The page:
Hometown: Bakersfield, California (Solange); Charlotte, North Carolina (Andrea); Eugene, Oregon (Eric)
Personal nicknames (or rejected band names): We definitely joke about our pretend side project punk band Litterbox and Clitterbox (not sure the genre of that one yet). “Solo,” nickname for Solange.
(Editor’s Note: Answers provided by Andrea Walker.)
What’s your favorite memory from being on stage?
When we were first getting started we were asked to play in a battle-of-the-bands called “Buskerfest” in Long Beach, California. To say we were long shots at winning the competition would be an understatement. At 8 p.m. we went out on stage for our 30-minute set in front of the biggest crowd we’d ever been in front of and all of a sudden the sound system started going haywire. My microphone stopped working. The guitar amp stopped working. It’s like everything that could go wrong with the sound system did. But at the same time, all of our friends were right there in front and just so proud and excited for us. We were up there together, just the two of us and we kept rolling with it – whatever went wrong, we just smiled and kept going. We played for the biggest crowd we’d ever been in front of that night and in the end were named the grand prize winners. That night changed the course of our lives, because it gave us the confidence and conviction that we needed to follow our hearts and quit our jobs and try to make a life for ourselves in music.
What’s the toughest time you ever had writing a song?
In 2013, I lost my mom to breast cancer. We were incredibly close and the loss was utterly devastating. I started writing a song called “Cold Steel of Night” a few weeks before she passed. The lyrics to the chorus literally came to me while I was broken down on the carpet crying uncontrollably and the verses I wrote a few months after she was gone. The whole experience of writing the song was pretty cathartic for me and helped me to process her loss, but it was also the hardest to write, because I was going through the saddest experience I’ve ever been through.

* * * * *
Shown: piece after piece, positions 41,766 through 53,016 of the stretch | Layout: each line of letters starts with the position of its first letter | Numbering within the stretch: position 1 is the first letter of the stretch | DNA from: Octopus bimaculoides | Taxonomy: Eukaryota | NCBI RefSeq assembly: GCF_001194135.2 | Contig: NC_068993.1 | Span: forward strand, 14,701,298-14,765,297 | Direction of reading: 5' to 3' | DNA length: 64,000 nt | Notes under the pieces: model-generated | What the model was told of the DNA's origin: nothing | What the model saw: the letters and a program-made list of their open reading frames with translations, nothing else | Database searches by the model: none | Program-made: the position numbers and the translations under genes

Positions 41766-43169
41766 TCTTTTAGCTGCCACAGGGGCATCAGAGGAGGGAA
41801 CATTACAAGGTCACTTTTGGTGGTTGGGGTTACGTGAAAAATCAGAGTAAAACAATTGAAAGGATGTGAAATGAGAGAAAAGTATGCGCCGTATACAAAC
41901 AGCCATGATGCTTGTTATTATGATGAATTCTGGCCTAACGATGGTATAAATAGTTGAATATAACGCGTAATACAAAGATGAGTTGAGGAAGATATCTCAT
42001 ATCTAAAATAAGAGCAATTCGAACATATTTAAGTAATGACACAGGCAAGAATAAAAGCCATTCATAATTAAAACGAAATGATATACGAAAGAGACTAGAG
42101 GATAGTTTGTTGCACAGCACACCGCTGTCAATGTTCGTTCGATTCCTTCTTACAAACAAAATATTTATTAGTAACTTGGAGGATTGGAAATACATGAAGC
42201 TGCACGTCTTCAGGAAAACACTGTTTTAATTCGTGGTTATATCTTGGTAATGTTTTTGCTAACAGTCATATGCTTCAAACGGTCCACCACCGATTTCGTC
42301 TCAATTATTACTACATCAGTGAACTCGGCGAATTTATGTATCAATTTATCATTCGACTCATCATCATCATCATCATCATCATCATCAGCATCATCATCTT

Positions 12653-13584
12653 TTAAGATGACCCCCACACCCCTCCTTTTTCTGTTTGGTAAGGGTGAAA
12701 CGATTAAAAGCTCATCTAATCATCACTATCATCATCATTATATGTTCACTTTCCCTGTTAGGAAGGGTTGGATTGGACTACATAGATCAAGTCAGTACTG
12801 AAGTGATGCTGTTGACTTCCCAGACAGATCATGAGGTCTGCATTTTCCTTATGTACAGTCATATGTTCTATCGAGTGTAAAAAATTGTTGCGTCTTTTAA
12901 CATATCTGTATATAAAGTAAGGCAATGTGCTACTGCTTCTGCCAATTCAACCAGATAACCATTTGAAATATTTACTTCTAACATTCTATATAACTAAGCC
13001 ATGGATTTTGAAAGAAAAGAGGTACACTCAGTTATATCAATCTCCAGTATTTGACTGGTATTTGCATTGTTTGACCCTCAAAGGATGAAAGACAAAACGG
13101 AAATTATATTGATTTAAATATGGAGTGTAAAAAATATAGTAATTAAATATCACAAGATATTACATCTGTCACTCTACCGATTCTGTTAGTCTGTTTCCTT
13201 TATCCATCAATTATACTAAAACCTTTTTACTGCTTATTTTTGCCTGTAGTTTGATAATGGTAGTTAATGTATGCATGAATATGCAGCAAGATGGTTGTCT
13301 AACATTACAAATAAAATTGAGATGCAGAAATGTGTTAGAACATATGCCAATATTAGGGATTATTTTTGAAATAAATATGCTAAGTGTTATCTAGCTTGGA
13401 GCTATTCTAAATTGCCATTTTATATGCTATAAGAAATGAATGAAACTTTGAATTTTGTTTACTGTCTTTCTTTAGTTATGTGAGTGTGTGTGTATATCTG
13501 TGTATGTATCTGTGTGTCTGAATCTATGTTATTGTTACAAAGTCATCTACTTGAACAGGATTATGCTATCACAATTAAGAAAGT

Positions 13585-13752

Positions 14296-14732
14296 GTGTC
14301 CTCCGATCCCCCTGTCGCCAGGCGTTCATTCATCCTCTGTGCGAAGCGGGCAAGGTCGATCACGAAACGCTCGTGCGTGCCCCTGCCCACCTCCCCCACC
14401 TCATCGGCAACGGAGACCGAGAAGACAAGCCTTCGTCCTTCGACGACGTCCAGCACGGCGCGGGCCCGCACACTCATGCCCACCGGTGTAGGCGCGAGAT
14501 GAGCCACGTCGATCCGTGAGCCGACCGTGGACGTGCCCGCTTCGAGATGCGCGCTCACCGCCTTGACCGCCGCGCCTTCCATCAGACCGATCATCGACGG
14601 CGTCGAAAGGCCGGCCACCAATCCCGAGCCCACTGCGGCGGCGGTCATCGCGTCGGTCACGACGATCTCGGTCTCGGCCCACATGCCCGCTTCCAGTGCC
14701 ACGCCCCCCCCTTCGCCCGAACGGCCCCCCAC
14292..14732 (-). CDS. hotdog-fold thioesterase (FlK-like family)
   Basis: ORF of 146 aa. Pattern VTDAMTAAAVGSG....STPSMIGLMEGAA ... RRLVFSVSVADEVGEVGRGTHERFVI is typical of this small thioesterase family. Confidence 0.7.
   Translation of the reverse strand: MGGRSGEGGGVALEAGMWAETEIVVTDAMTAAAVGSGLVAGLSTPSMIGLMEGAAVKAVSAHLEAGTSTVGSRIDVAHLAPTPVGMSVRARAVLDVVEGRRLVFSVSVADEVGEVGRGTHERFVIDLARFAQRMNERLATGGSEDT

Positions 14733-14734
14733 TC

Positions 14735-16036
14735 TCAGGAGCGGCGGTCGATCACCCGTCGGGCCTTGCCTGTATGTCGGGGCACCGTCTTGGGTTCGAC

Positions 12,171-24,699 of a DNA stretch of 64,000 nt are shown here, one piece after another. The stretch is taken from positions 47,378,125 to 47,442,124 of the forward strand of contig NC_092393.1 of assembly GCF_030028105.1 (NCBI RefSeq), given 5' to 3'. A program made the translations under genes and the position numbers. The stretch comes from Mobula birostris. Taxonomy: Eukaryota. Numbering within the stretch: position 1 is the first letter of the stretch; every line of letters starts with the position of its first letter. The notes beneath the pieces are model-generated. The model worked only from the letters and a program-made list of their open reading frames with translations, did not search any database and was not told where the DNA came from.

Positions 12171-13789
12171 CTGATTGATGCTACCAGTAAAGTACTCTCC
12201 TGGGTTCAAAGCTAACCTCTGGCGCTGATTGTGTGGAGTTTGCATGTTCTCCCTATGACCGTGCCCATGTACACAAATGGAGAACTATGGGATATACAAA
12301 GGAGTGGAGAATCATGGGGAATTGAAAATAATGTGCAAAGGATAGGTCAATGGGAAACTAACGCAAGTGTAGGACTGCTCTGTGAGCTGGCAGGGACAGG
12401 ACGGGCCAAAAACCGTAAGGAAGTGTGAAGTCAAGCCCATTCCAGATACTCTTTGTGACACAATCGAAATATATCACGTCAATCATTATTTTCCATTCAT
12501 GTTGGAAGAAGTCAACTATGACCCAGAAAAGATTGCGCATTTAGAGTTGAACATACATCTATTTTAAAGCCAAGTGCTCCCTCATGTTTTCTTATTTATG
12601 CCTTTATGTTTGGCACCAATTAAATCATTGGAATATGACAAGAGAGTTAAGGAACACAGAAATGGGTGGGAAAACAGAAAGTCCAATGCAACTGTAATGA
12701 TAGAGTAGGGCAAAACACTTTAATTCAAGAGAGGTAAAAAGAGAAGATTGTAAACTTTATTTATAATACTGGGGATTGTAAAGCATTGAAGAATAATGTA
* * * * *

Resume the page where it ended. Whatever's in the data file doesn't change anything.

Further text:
What has been the best advice you’ve received in your career so far?
Back in the summer of 2015 we decided that we were going to quit our jobs, give up our apartment, live in a van on the road, and do whatever it took to support ourselves 100% from playing music together. Before leaving Long Beach, we had lunch with a friend, Josh Fischel, who sat us down and spoke with us earnestly about the life we were embarking on. He said, “Always remember, this is a marathon – not a sprint.” That advice has proved helpful every step of the way, because it’s been a reminder to be patient, to make sustainable choices, and to try and stay grateful for wherever we are in our career. We’ve come a long way and still have a long way to go.
Which elements of nature do you spend the most time with and how do those impact your work?
Solange and I live right next to an 85-acre park in Portland and we both walk our dog, Gilly, in the park every day. The park is full of massive trees and forested paths and is just a really peaceful place to explore. Writing songs is such an intensely cerebral activity for me that it’s really helpful to step away and take a walk through the park when I’m working. A lot of times when I take a break the ideas get a chance to gel and I’ll come back to the writing process with new inspiration about how to move forward.
How often do you hide behind a character in a song or use “you” when it’s actually “me”?
Actually, never. Solange and I both write from our direct experience and point of view, so reading the lyrics of a song is almost like reading a page from one of our journals. We definitely use imagery and metaphors to tell the story and deliver emotional content, so a lot of times the true meaning of a line may be hidden in there. But all of the songs are written from a very personal, first person narrative perspective.
Photo Credit: Jaquelyn Cruz